IBCSG has focused on clinical trials designed to tailor treatments to breast cancer patient populations to improve prognosis, minimize morbidity, and enhance quality of life. Some selected examples are cited below:

  • The group pioneered research demonstrating the role of accurately-determined steroid hormone receptor status (estrogen and/or progesterone receptor) of the tumor and menopausal status of the patient as critical features that impact treatment selection. Early studies demonstrated the importance of hormonal therapy against disease expressing hormone receptors, the hormonal effects of chemotherapy for biologically-defined premenopausal women, and the importance of chemotherapy against disease that does not express hormone receptors.
  • IBCSG conducted the BIG 1-98 study, which enrolled over 8000 women and demonstrated improved outcomes with the aromatase inhibitor, letrozole, compared with tamoxifen for postmenopausal women with hormone receptor positive disease.
  • IBCSG 23-01 showed that axillary dissection did not improve disease control compared with no axillary dissection for patients with micrometastases in sentinel lymph nodes, thus avoiding adverse side effects of the more extensive surgery for many women.
  • The SOLE (Study of Letrozole Extension) trial demonstrated that for postmenopausal women with node-positive disease who had completed 4-6 years of prior post-surgical hormonal therapy, using up to 5 more years of intermittent letrozole therapy (with 3 months of planned treatment interruption) had similar disease control with less toxicity compared with continuous letrozole administration.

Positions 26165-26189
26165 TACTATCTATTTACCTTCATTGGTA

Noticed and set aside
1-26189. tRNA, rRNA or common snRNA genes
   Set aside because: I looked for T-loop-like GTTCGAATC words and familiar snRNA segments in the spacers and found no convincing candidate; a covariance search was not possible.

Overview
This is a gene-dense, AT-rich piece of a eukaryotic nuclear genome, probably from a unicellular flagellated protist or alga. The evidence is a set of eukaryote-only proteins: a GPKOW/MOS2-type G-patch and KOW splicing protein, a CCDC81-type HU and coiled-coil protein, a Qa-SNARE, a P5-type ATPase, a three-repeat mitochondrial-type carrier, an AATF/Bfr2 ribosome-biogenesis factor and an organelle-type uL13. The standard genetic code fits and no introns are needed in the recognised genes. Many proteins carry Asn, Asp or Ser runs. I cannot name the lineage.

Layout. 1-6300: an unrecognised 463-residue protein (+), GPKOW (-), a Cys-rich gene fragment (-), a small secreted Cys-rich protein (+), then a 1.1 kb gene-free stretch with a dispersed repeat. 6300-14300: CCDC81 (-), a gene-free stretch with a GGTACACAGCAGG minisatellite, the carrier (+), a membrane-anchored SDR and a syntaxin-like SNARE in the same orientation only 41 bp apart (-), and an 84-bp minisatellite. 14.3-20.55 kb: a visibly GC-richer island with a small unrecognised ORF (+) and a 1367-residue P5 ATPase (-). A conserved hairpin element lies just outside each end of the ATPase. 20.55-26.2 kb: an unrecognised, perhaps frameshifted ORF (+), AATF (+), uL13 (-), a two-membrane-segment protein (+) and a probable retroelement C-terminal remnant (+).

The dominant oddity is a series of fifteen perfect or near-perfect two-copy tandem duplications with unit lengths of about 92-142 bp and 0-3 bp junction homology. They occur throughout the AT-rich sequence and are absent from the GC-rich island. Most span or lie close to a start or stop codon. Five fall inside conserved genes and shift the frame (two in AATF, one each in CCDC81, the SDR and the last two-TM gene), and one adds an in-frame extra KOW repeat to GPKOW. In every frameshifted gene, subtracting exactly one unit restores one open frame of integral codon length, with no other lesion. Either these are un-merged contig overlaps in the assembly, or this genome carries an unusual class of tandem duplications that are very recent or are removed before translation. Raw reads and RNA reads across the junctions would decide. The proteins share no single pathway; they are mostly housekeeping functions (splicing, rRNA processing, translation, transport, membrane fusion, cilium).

• The CALOR (Chemotherapy Adjuvant for Local Or Regional recurrence) trial showed that using chemotherapy after resecting loco-regional recurrences improved disease control for recurrences that were hormone receptor negative, but not for those that were hormone receptor positive  
  • The PANACEA study provided proof-of principle evidence that immunotherapy, specifically PD-1 inhibition like pembrolizumab, can help overcome trastuzumab resistance that is seen in patients with metastatic HER2-positive breast cancer.
    In addition, quantification of tumor infiltrating lymphocytes (TILs) seems to be a meaningful way for us to identify those who would benefit most from an immunotherapeutic approach.
  • The SOFT (Suppression of Ovarian Function Trial) and TEXT (Tamoxifen and Exemestane Trial) studies established new standards of care for premenopausal women with higher-risk hormone responsive disease, demonstrating improved control of disease recurrence with ovarian function suppression plus the aromatase inhibitor, exemestane, compared with either tamoxifen alone, or tamoxifen plus ovarian function suppression.
  • SOFT and TEXT also demonstrated that patients with lower-risk disease achieved excellent disease control with tamoxifen alone.
  • ETOP IBCSG Partners Foundation is currently conducting the POSITIVE (Pregnancy Outcome and Safety of Interrupting Therapy for women with endocrine responsIVE breast cancer) study, in collaboration with BIG and NABCG, to determine whether young women with hormone receptor positive disease who wish to have a child but are receiving hormonal treatment can safely temporarily interrupt anti-cancer therapy in order to attempt pregnancy. Enrolment of 500 patients to this unique, patient-oriented study has been completed in early 2020.

ETOP IBCSG Partners Foundation
Effingerstrasse 33
3008 Bern, Switzerland

Phone: +41 31 511 94 00
E-mail: contact@etop.ibcsg.org

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